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How our immune system works and why washing your hands might be making you sick!

Our bodies are amazing! Seriously, they are miraculous. No computer could ever rival the innate wisdom of our bodies. I think the more we know about how our bodies work, the better equipped we are to defend ourselves from disease. After all, the health of our bodies is down to us, the choices we make and the care we take of it. It's not a car, we can't take it to a mechanic to be fixed. 

We talk about the immune system, but have you ever stopped to consider what it is? 
It is an incredible structure made up of a complex network of cells and organs that defend the body against infection.
The main parts of the immune system are
- white blood cells
 -antibodies
- the complement system
- the lymphatic system
- spleen
- bone marrow
- thymus

It's funny, because whilst we can hear and feel the beating of our heart and therefore know it’s working, the immune system, is silent. But even though we are much less aware of our immune system, it is at work 24/7 protecting us from thousands of potentially deadly attacks every day.

There are two different parts to the immune system: innate & acquired.
Our innate immune system is what we are born with. It includes:
- physical barriers such as the skin
- chemical barriers such as antimicrobial proteins that harm or destroy invaders, and
- cells that attack foreign cells and body cells harboring infectious agents.
There are many mechanisms and cells by which chemicals work to harm or destroy invaders. These processes are too complex to convey in a blog, just know that they are continually on the lookout for foreign invaders and ready to strike at any time.

The second line of defense is called acquired immunity.
Acquired is named as such because you are not born with this form of immunity; it is acquired through exposure to pathogens.
This line of defense is acquired from:
- exposure to an infection or disease
- another person’s antibodies
It is well-established that persons who contract certain diseases and survive generally do not catch those illnesses again. This is made possible through the mechanisms of acquired immunity. When your immune system is exposed to a pathogen, it learns to recognize it and can make your immune system better equipped to fight off that type of germ the next time you’re exposed to it. This is why it's super important to not live in a too sterile environment and be germ-phobic.



It all starts with the skin, our largest organ. 
Our Integumentary System, made up of our skin, hair, and nails, are responsible for preventing germs from entering our body.
Our skin protects us on 3 levels:
1. The pH of the top layer of skin, controlled by the oil glands, can kill bacteria on the spot.
2. The physical boundary of skin cells keeps the outside world out and our insides in.
3. The layer of mucous membrane that lines our skin flushes toxins that get caught in the mucous cells down into the digestive system where they are broken down by the gut flora.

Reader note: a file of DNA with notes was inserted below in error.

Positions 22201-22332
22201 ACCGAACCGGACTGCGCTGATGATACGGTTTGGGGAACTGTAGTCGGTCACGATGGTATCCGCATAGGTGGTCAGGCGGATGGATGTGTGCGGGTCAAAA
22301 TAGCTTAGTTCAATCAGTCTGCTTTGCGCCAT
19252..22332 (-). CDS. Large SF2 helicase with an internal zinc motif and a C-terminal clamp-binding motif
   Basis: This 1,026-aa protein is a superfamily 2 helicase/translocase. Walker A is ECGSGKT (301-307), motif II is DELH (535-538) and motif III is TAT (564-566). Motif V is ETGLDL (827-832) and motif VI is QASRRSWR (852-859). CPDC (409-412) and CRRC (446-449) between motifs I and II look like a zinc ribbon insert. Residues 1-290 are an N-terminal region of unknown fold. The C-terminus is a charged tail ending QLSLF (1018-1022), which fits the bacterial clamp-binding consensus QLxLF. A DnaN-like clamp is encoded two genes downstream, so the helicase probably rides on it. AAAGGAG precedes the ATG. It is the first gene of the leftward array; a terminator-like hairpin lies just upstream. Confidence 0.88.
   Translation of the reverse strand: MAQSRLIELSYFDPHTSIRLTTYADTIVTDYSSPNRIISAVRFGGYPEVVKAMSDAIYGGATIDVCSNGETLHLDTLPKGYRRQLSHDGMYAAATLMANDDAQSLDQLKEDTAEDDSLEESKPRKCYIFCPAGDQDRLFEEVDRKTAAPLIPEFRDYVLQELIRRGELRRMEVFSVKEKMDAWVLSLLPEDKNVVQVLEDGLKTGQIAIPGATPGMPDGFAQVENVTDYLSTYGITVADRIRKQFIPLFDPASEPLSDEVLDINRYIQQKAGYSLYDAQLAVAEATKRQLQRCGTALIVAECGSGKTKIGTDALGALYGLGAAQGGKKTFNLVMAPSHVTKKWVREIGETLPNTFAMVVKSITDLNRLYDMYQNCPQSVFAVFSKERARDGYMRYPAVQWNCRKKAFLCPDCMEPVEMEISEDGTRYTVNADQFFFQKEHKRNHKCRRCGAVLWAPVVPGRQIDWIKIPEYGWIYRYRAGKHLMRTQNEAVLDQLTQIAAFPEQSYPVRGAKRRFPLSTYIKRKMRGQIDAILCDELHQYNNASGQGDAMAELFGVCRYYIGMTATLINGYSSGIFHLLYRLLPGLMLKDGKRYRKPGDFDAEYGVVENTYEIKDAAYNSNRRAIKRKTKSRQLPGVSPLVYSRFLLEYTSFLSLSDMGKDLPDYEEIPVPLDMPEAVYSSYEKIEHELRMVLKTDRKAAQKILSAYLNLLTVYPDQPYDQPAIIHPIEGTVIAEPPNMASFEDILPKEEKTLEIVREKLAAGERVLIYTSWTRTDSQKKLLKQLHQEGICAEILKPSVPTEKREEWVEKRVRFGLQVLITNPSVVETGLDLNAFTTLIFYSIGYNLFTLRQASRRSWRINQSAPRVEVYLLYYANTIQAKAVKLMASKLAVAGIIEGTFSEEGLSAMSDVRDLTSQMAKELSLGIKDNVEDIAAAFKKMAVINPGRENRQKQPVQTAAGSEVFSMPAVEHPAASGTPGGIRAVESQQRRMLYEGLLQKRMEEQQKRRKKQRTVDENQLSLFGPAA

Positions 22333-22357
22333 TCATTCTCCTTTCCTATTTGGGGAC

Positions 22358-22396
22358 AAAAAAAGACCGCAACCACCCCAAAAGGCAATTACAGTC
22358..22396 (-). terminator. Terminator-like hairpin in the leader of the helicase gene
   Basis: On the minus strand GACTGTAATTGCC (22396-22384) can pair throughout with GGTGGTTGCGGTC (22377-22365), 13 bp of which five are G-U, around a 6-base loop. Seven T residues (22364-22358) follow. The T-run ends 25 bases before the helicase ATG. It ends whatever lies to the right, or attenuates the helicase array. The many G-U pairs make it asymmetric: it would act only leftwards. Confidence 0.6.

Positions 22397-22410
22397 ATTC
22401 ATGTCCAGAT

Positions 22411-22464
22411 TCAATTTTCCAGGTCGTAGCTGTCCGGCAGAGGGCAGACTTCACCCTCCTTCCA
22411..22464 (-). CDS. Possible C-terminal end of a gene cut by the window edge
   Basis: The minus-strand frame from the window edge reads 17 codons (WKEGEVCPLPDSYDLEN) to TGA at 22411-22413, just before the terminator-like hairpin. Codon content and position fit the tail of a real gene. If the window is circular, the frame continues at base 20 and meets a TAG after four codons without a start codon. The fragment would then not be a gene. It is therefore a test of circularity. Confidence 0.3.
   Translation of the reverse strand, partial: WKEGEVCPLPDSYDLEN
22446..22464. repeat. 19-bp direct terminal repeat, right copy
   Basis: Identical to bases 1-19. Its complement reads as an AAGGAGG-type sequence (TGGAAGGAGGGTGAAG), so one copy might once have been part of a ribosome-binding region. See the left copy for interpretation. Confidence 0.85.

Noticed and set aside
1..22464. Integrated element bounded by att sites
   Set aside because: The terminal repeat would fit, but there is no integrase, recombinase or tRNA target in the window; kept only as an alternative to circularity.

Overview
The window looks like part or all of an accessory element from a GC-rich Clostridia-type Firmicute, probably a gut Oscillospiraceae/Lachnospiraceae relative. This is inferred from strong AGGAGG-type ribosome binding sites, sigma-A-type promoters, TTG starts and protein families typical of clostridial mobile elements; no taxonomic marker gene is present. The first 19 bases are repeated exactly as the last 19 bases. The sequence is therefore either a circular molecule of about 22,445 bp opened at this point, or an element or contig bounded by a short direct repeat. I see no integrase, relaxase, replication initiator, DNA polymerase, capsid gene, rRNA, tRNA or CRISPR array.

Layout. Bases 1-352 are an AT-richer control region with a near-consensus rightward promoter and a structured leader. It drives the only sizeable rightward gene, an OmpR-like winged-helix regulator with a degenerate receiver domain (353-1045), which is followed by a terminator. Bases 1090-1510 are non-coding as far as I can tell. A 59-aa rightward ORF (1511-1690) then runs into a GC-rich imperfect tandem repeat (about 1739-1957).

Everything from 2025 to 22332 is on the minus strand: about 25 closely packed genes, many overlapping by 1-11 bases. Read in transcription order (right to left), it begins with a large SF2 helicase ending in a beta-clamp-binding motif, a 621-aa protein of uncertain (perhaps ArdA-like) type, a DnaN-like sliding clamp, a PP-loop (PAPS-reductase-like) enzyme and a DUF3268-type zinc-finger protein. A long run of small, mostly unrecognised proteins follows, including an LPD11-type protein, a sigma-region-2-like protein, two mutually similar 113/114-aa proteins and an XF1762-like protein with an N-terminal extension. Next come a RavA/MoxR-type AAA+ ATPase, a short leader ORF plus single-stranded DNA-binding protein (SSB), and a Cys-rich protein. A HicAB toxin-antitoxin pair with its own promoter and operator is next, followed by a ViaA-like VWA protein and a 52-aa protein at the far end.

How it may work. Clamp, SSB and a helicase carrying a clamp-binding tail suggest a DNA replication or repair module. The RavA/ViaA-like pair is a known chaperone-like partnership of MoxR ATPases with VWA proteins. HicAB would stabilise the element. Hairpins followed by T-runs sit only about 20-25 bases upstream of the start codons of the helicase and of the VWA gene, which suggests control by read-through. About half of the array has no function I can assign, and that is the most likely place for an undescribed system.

How can we support the Integumentary System?
Strengthening the integumentary system comes down to one simple practice: hygiene.
What has been considered to be hygienic standards have changed over the years and changes from country to country and even family to family. As a society we’ve gone from “dirt won’t hurt,” to pocket hand sanitizers. Antibacterial hand soap and wipes seem like a relatively good idea. But are they?
The issue is that they work in the same way that antibiotics work in our gut - taking out all the good guys, as well as the bad guys.
This creates a syndrome called “dysbiosis,” which is just the fancy way to say that the ecosystem of our body is off-kilter. When our healthy bacteria is wiped out, our skin is left defenseless and germs of all kinds have access to our body through our pores.

So how can we stay clean without wiping out our first line of defense?
There are more than 150 species of good bacteria on our hands alone. Since our hands come into contact with various infected surfaces throughout the day, we have to do something to stop us from getting those germs from our hands to our mouths.
The answer is incredibly simple. Wash your hands with regular soap and, NOT the antibacterial kind. According to the U.S. Food and Drug Administration (FDA), there isn’t enough evidence to support that antibacterial soaps are actually more effective than regular soap and water! Ideally when we wash our hands we don't want to be annihilating all of the bacteria, which in turn weakens our immune system, we want to be removing the bad bacteria and leaving the good. (Of course the one-off times don't matter, it's what we are doing on a daily basis that accumulates.)

What I do 
I don't use synthetic ingredients on my skin. Man-made chemicals, such as triclosan, create complete annihilation of the good and the bad bacteria. That isn't what I want. Instead I use simple ingredients combined with essential oils which are naturally anti-bacterial, anti-fungal and anti-viral. Being plant based rather than man made they work in synergy with the body and not alter the delicate PH of the skin, helping the skin to to what it is there to do, act as a gate-keeper to stop germs entering in.  

There are many more ways that we can naturally support the immune system. Join my next class on 
WEDNESDAY 17TH JUNE AT 8 PM: CREATING RESILIENCE to learn more. 



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